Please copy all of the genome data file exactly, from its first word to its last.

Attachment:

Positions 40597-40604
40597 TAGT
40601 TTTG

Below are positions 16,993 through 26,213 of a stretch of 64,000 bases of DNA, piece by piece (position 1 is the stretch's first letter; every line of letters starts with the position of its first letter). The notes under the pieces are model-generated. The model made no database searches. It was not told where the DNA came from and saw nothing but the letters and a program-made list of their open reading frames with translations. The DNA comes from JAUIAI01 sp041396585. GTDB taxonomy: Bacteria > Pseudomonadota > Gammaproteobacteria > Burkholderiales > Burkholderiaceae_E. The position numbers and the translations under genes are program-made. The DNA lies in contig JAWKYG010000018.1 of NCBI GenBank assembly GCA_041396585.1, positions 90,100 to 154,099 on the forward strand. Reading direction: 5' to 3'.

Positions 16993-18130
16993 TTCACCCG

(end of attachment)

Positions 40597-40604
40597 TAGT
40601 TTTG

Below are positions 16,993 through 26,213 of a stretch of 64,000 bases of DNA, piece by piece (position 1 is the stretch's first letter; every line of letters starts with the position of its first letter). The notes under the pieces are model-generated. The model made no database searches. It was not told where the DNA came from and saw nothing but the letters and a program-made list of their open reading frames with translations. The DNA comes from JAUIAI01 sp041396585. GTDB taxonomy: Bacteria > Pseudomonadota > Gammaproteobacteria > Burkholderiales > Burkholderiaceae_E. The position numbers and the translations under genes are program-made. The DNA lies in contig JAWKYG010000018.1 of NCBI GenBank assembly GCA_041396585.1, positions 90,100 to 154,099 on the forward strand. Reading direction: 5' to 3'.

Positions 16993-18130
16993 TTCACCCG